Angels in America (Jewish)


[[Ignaty Nivinsky The Red Lightning (1919)]]


What’s so Jewish about Angels in America, part II, Perestroika?

Let’s start with Louis. When I saw part I, Millennium  workshoped (in very gentile) San Francisco, this bothered me a lot, this posing of Louis as Judas next to the Christ-like figure of Prior, whom he betrays. It was the 1990s identity politcs. I’ve since gotten over it. Louis bothers me less, now that I’m older. I also understand now that Louis had to be Judas, because Judas is the most important Jew in the Christian Bible of this most Christian country. And the more capacious point is that Kushner redeems Judas by reuniting Louis with Prior-Jesus group at the Bethesda Fountain in Central Park at the end of play. He’s still a jerk,  but he’s Tony Kushner’s kind of jerk, a downtown leftie Jewish kind of Jew-jerk (apologies to Derrida, Greek-Jew).

Looking past Louis, it seems to me that the whole milieu of Angels in America is Jewish. It’s post-Holocaust setting in the time of AIDS. There’s the tribalism inherent in the way the group sticks together, no matter what, or the enduring bond of hate that keeps brings Ethel Rosenberg back to haunt Roy Cohn. There’s also the idea that God abandons “His” people the Angels, the sense that the world has gone to hell in a hand bucket, the angry suggestion voiced twice (?) by Prior that if it were up to him, he’d sue God. The anger at an absent God and the solidarity with suffering people even against God are all motifs that dominated Jewish post-Holocaust theology. By the 1990s, these motifs had already become cliché. But I still kind of like this idea voiced by the dead grandmother playing cards with the dead rabbi that struggling with God, “That’s what Jews do.” The grandmother and rabbis talking to each other in Yiddish are too cute, but I like the idea. This is what Jews do. They argue with God, they say kaddish for Roy Cohn, they stick together, they argue with each other, they spite each other. That’s what Jews do. And if you want to get really cute about it, they take care of each other, work for change, fix the world, stitch things together.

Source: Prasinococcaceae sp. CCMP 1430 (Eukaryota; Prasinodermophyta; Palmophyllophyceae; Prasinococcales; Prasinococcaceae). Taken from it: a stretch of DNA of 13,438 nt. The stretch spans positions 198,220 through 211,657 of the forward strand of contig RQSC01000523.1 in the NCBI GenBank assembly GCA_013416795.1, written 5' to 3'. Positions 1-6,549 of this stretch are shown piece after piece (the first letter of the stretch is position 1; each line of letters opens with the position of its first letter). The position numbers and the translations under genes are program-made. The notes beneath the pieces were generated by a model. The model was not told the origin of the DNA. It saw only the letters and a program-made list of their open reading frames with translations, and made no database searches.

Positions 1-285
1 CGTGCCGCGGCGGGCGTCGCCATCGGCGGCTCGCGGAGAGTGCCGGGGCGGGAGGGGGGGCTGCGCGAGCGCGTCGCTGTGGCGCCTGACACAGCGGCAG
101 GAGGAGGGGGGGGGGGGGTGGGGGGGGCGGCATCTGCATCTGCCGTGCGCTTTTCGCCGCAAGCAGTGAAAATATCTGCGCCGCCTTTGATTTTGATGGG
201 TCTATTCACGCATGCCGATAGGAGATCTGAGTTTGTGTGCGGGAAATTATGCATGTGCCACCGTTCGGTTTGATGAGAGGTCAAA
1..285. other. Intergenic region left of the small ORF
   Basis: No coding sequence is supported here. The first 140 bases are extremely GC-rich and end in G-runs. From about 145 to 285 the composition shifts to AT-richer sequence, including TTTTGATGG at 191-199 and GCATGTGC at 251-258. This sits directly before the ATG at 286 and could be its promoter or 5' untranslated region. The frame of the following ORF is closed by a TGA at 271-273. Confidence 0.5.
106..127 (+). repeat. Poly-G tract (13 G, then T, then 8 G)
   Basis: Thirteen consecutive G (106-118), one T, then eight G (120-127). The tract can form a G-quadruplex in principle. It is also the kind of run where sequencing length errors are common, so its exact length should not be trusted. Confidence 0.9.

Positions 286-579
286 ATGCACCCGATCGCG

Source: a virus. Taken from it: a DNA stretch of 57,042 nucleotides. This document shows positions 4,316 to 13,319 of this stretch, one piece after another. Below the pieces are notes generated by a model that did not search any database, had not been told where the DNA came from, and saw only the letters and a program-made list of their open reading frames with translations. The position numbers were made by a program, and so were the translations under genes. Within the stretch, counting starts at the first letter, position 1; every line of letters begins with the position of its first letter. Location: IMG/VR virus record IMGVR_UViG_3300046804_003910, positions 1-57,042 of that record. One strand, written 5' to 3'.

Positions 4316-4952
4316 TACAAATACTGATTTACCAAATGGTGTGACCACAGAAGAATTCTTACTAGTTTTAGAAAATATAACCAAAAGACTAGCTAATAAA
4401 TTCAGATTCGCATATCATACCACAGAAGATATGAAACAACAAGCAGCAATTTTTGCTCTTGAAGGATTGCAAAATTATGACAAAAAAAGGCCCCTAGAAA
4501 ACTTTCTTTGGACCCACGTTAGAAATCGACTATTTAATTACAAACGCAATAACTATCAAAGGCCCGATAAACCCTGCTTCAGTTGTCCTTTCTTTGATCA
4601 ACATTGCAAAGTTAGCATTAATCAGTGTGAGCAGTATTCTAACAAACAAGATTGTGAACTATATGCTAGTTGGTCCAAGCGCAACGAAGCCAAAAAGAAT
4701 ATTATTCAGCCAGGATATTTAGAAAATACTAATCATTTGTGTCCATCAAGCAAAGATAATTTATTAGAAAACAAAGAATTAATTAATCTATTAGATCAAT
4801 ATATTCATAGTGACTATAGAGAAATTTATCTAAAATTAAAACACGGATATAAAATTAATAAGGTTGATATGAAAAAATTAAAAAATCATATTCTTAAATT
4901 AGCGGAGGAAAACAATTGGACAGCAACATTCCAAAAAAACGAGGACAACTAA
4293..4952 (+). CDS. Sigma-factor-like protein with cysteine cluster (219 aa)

At least that’s what Tony Kushner seemed to think in the early 1990s that “that’s what Jews do,” at least in America. Which is nice. But I prefer Hyman Roth mordant line in the Godfather It’s my favorite, and also my mother’s favorite line: “this is the business we’ve chosen.”

The full Hyman Roth quote goes as follows: There was this kid I grew up with; he was younger than me. Sorta looked up to me, you know. We did our first work together, worked our way out of the street. Things were good, we made the most of it. During Prohibition, we ran molasses into Canada… made a fortune, your father, too. As much as anyone, I loved him and trusted him. Later on he had an idea to build a city out of a desert stop-over for GI’s on the way to the West Coast. That kid’s name was Moe Greene, and the city he invented was Las Vegas. This was a great man, a man of vision and guts. And there isn’t even a plaque, or a signpost or a statue of him in that town! Someone put a bullet through his eye. No one knows who gave the order. When I heard it, I wasn’t angry; I knew Moe, I knew he was head-strong, talking loud, saying stupid things. So when he turned up dead, I let it go. And I said to myself, this is the business we’ve chosen; I didn’t ask who gave the order, because it had nothing to do with business!

(I tried, by the way to find a good image of a Jewish angel, but the 2nd commandment would seem to have foiled my plan. I could have settled with one of those sexy-gay angels of E.M. Lilien. I also considered posting a photo of Lee Strasberg as Roth, or I.B. Singer, because if I had to imagine what a Yiddish angel would look like, I always think of Singer. I “settled” with the Nivinsky. One, because I never heard of him before; two, because of the communist connection; and three, because Nivinsky’s expressionism (they called it cubo-expressionism in the Soviet Union?) suggests that Kushner’s Angels of America might be roughly linked with 1980s neo-expressionism in painting such as Anselm Kiefer’s).


About zjb

Zachary Braiterman is Professor of Religion in the Department of Religion at Syracuse University. His specialization is modern Jewish thought and philosophical aesthetics.
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